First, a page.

By Seth Bailey
Technology affects every business, no matter its size. This isn't exactly a news flash, but it's true now more than ever. And since knowledge is power, entrepreneurs and small business owners should keep watch for new technologies and the advantages they can bring to their businesses. Let's take a look at some of the technology terms that small business owners need to understand this year.
5 Crucial Tech Terms for Small Business
1. Cloud Hosting
Many companies pay relatively large fees to lease a server so that they can store relevant files in a central location, making them available to any employee in the company (so long as they are on-premises). Until the last few years, this was the only option for business owners who wanted to keep their files safe and centralized.
Cloud hosting accomplishes the same goals as an on-premises server, but instead of storing all your files locally (e.g., on a server at your place of business), all your data and documents reside in a secure sever located on the Internet. You and your employees can access your company documents from anywhere, at any time. And perhaps most importantly, cloud hosting can be significantly cheaper than leasing a server—and the cost associated with its maintenance and security.
2. Hybrid Clouds
Once you've decided to use cloud hosting or cloud-related services for your business, how do you know which ones to invest in? There are three types of clouds you should understand: private, public, and hybrid. Private clouds come with a high amount of customization and privacy, but are often prohibitively expensive for small businesses. Public clouds are often cheaper, but have notable security issues. This leaves us with hybrid clouds.
Hybrid clouds combine the best qualities of private and public. They can be just as cheap as public clouds, but they still offer your business better privacy. Many public cloud providers now offer off-the-shelf hybrid cloud options—an appealing choice for small companies with limited IT staff to engineer their own. Small businesses looking for cheap storage and other cloud services should consider putting a hybrid cloud on their IT shopping list.
E-invoicing is a system that collects all invoices into a central location and makes them accessible to parties on both sides of a transaction. E-invoicing automates many of the intermediary invoicing processes between a vendor and customer; this reduces the effort required of your accounts payable department and also saves money you would spend on administrating paper invoicing.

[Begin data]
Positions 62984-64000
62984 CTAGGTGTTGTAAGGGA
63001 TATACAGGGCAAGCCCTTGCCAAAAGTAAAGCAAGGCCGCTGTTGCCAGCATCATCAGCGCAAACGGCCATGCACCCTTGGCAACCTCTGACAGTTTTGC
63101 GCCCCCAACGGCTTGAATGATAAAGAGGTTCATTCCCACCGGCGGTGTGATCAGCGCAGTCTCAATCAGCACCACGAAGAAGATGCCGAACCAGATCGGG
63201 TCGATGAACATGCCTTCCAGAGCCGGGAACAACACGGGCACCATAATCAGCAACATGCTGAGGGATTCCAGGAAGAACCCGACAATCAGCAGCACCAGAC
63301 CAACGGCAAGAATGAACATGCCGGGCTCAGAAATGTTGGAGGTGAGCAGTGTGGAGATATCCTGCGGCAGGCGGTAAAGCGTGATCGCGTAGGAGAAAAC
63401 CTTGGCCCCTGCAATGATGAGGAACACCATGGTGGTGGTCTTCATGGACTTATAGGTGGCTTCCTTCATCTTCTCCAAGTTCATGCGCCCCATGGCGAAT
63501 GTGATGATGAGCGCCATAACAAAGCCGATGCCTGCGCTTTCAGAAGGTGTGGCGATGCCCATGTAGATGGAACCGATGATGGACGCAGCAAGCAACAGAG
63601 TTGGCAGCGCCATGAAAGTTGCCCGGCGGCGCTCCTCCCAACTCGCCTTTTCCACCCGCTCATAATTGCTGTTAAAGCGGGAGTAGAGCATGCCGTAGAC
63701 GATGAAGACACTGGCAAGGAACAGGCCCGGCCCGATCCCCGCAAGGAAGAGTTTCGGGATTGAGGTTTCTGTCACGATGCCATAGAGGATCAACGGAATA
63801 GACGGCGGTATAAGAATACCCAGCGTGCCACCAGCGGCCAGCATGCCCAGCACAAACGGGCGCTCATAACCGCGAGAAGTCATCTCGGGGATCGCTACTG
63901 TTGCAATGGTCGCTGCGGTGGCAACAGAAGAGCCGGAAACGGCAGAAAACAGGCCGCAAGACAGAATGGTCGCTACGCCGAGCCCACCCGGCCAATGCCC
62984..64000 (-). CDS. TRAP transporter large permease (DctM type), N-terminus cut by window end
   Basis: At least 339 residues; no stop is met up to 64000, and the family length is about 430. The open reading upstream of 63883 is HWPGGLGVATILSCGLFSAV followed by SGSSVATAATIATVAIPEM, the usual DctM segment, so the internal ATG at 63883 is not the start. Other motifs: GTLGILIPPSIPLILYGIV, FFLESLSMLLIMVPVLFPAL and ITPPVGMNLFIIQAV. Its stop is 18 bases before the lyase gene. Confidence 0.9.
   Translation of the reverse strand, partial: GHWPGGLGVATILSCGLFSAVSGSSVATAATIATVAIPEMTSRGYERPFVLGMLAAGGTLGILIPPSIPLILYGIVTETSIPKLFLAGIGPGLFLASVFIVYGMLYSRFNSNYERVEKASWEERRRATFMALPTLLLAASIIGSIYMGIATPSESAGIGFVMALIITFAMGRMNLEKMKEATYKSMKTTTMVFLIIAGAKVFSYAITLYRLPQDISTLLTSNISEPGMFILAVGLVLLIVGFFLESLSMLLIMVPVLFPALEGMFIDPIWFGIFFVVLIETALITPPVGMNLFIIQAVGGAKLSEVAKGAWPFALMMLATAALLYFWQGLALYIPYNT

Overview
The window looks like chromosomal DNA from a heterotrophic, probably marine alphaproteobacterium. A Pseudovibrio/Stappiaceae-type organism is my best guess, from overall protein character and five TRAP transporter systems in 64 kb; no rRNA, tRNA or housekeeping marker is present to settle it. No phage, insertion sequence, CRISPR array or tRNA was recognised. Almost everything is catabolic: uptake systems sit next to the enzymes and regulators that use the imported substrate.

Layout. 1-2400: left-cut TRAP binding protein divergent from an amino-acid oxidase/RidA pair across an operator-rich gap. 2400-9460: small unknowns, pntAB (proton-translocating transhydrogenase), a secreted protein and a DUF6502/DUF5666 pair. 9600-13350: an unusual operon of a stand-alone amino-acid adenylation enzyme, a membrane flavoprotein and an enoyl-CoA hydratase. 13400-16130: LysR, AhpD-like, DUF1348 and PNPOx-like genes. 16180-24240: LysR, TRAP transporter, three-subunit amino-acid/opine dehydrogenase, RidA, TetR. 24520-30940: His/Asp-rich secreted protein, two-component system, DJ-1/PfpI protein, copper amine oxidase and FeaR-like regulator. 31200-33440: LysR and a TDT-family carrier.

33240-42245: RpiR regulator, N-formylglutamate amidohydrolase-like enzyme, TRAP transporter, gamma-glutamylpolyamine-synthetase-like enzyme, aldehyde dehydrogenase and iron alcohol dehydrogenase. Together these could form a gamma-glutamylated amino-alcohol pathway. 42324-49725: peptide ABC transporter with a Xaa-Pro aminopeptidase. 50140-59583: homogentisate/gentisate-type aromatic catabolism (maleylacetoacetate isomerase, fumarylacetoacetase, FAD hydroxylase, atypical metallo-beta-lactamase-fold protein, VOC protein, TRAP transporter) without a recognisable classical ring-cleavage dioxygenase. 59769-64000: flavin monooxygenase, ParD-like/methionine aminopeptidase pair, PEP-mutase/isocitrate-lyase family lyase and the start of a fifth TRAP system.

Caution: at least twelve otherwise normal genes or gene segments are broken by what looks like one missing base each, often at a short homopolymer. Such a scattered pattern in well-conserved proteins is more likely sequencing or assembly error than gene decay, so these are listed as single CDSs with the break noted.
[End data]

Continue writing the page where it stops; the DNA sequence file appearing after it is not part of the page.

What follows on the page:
Restructuring your entire payment system can certainly cause a few headaches, and the upfront investment may seem like a lot of money, but the overall savings are well worth it. Your Days Sales Outstanding (DSO) will vanish very quickly. And, as with any paperless solution, your company becomes greener by adopting e-invoicing.
4. Customer Resource Management (CRM)
CRM solutions take a lot of pressure off your sales and marketing teams by managing interactions with customers and potential customers. CRM programs have been on the market for more than a decade now, and you'll find a wide variety, but the core idea is this: CRM centralizes your data on each customer and automates certain processes according to individual need.
This one-to-one aspect is what makes CRM special—it reduces the errors that can ruin a relationship (such as typing the wrong name into an email or forgetting to check in at the right time) at a scale far beyond the normal capabilities of a small business sales force.
CRM software can help small businesses in other ways too, such as recruiting. In a small business, every person hired has a big affect, so it's crucial to bring in the best fit. CRM can be used to track prospects efficiently, just as your sales team tracks interactions with customers. It's a good way to maximize the hours you spend looking for job candidates and the value of your CRM software.
5. Enterprise Resource Planning (ERP)
While ERP might sound like a big-company tool, it can play a crucial role in small business as well—especially companies with sizable amounts of data. Business owners can use an ERP system to view and manage disparate company and department data—including human relations and marketing—in one central location. This data updates automatically and often in real-time.
When you need to make crucial decisions, a good ERP system shows you how your choice will affect each department in your company. ERP software makes it easier to keep your company agile, as it shows every department what the others are doing, and it encourages fluidity rather than rigid structure. Since small businesses often have to work fast and loose in order to survive, it often makes sense to install an ERP system.
Not every business needs—or has the budget—to purchase every technology available to them, whether it's ERP, CRM, cloud services or e-invoicing. However, technology offers the best the opportunities to scale your business today. Take the time to educate yourself on what's out there, what's coming soon, and what makes the most sense for your business to stay ahead of your competition.
Seth Bailey, the CEO of Digity and iTOK, is the proud father of three girls, an avid outdoorsman and an entrepreneur with 18 years of leadership experience.
|Do you have a comment or question about this article or other small business topics in general? Speak out in the SmallBusinessComputing.com Forums. Join the discussion today!|